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Ptrace

Ptrace is a nice setup ( some people call dirty setup) on linux to debug running processes. This ptrace in sys/ptrace.h is used by strace and gdb. To trace a child process, the child process should call PTRACE_TRACEME. The kernel during each system call(or execution of each instruction) checks if the process is traced. If it is traced, it issues a SIGTRAP, the parent process if in wait() state, will get a signal. The parent issues a SIGSTOP to hold current state of child and can access the registers and memory of child using PEEKDATA and alter the values in register and memory using POKEDATA. Once the required job is done, parent will allow the child to run with a SIGCONT signal. Since one can access registers, the next instruction to be executed can be easily found using instruction pointer, this comes in handy when we need to set breakpoints while debugging. The entire code base can also be changed using ptrace.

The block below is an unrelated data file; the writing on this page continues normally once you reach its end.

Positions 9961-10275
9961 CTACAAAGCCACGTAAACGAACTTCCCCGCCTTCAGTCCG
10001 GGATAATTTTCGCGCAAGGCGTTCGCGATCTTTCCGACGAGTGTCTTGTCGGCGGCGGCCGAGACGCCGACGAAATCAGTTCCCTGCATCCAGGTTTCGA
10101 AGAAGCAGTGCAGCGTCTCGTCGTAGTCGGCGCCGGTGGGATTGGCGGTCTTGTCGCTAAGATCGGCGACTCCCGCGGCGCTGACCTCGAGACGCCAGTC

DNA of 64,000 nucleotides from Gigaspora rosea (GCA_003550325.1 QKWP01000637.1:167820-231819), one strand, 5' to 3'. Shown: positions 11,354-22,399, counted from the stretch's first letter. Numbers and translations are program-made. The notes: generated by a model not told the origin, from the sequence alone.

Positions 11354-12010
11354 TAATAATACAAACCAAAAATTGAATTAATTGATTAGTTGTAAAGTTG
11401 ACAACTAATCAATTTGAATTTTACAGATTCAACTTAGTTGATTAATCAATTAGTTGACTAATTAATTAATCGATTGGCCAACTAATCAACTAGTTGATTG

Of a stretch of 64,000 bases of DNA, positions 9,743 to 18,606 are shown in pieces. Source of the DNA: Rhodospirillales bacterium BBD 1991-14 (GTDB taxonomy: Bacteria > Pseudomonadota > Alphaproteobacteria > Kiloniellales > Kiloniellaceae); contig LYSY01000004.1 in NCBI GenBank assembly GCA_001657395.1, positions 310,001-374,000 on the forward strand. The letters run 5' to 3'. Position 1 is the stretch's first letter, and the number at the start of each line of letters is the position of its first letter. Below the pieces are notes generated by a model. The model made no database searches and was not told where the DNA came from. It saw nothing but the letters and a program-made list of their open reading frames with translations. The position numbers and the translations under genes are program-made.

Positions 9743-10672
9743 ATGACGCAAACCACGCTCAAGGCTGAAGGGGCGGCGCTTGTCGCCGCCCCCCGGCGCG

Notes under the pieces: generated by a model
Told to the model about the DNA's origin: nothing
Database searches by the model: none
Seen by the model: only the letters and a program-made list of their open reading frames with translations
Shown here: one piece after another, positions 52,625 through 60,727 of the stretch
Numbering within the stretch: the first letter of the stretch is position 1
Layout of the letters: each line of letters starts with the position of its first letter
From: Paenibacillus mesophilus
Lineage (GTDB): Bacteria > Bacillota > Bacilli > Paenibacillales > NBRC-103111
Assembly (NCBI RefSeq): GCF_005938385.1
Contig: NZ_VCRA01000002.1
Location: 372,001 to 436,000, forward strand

PTRACE_ATTACH attaches a running process. It does some hack to become a temporary parent of the process(though PPID of the process points to the original parent). This helps us to run strace on any process with just the pid.
A comprehensive tutorial on ptrace is availabe at
http://www.linuxjournal.com/article/6100?page=0,0
http://www.linuxjournal.com/article/6210?page=0,0

Ptrace will cause huge performance degradation as it causes the child to make a lot of context switching(due to SIGSTOP signal)
Since Ubuntu 10.10, some restrictions are put on ptrace_attach where a non privileged user cant attach a process even if it is  running with the same uid as his. The file /etc/sysctl.d/10-ptrace.conf(the file  is self explanatory) has to edited appropriately if PTRACE_ATTACH is to be executed by non privileged users.

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